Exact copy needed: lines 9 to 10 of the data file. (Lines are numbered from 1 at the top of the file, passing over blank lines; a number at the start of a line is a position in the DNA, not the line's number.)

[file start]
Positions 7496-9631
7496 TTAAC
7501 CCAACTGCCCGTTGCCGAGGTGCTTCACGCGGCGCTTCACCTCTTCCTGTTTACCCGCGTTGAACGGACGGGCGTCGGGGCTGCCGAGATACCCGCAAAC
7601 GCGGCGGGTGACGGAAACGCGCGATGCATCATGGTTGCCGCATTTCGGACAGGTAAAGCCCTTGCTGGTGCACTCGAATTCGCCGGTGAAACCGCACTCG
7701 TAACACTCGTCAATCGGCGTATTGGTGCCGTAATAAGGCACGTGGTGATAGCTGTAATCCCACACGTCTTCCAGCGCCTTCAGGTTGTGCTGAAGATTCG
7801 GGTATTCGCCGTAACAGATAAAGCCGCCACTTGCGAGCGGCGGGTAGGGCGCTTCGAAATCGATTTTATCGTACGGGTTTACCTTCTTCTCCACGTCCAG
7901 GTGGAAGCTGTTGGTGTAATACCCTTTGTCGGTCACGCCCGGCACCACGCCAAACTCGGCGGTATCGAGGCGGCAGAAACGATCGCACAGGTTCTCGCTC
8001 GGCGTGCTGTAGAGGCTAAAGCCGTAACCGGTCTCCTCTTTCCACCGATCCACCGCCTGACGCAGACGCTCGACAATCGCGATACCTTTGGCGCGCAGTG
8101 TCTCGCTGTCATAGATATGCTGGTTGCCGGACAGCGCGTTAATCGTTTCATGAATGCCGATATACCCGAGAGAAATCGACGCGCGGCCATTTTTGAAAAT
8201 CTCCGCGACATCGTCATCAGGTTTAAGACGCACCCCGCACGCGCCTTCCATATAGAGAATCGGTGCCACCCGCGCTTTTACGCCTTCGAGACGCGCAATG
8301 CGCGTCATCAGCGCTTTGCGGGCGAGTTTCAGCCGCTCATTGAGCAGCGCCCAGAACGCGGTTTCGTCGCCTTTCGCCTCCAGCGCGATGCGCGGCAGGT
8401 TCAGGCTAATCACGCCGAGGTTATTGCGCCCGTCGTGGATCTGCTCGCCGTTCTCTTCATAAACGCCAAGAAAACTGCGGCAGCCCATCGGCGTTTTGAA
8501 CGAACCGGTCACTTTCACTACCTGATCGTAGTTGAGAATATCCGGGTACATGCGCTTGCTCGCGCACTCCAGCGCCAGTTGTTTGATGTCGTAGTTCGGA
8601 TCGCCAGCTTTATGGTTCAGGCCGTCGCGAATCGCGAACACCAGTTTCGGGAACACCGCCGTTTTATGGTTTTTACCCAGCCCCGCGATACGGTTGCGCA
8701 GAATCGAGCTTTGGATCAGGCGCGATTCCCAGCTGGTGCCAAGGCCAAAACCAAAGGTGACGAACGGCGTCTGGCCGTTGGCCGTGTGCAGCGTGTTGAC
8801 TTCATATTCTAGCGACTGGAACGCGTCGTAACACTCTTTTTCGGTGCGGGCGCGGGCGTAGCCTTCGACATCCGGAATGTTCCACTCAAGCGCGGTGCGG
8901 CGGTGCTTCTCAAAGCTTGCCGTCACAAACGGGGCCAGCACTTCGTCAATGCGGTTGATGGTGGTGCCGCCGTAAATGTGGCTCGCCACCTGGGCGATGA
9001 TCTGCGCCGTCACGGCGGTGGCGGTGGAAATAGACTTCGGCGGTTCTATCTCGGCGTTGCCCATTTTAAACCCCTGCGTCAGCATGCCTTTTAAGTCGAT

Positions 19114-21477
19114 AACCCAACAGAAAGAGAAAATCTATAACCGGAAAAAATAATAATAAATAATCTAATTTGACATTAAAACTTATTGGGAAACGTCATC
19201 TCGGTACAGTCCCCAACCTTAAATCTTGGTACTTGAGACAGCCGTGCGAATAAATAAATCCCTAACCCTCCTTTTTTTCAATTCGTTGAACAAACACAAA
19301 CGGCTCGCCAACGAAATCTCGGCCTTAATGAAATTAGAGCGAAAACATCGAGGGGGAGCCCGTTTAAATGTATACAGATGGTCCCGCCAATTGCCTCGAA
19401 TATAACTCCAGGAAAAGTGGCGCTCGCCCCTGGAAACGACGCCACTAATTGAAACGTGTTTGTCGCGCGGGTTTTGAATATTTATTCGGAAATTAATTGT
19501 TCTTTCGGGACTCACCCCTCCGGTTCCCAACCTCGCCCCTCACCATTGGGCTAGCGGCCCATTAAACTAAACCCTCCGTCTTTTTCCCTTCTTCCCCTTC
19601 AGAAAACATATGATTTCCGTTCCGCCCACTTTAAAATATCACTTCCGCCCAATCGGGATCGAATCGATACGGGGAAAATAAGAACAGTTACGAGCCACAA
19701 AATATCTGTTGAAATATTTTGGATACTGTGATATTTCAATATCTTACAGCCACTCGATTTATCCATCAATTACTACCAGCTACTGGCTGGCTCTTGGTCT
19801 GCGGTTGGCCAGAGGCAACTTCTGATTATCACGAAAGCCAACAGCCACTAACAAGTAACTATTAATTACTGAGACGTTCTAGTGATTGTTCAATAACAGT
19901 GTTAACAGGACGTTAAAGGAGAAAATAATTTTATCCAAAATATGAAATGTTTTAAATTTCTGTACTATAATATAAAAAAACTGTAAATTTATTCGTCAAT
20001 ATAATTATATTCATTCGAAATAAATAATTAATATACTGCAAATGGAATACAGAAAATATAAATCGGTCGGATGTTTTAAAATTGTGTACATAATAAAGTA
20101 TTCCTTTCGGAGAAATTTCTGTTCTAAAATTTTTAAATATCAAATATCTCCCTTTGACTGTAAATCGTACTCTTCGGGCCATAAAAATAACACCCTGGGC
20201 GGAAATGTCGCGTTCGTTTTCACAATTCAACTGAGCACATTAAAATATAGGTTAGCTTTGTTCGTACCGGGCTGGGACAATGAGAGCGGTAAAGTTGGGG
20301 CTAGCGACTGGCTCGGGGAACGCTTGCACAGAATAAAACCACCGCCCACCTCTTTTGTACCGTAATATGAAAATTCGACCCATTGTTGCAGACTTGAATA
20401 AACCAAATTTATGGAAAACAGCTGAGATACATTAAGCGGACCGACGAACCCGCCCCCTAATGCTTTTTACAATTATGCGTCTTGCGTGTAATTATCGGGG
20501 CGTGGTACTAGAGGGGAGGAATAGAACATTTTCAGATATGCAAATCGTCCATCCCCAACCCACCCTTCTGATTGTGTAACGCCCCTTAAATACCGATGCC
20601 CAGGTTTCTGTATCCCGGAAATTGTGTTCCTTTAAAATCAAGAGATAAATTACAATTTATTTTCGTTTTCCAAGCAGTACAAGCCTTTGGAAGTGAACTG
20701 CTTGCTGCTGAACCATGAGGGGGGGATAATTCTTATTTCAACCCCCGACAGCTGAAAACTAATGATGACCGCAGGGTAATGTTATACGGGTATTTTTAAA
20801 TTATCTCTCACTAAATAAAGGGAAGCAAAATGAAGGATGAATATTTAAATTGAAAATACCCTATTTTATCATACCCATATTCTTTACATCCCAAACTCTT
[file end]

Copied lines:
8101 TCTCGCTGTCATAGATATGCTGGTTGCCGGACAGCGCGTTAATCGTTTCATGAATGCCGATATACCCGAGAGAAATCGACGCGCGGCCATTTTTGAAAAT
8201 CTCCGCGACATCGTCATCAGGTTTAAGACGCACCCCGCACGCGCCTTCCATATAGAGAATCGGTGCCACCCGCGCTTTTACGCCTTCGAGACGCGCAATG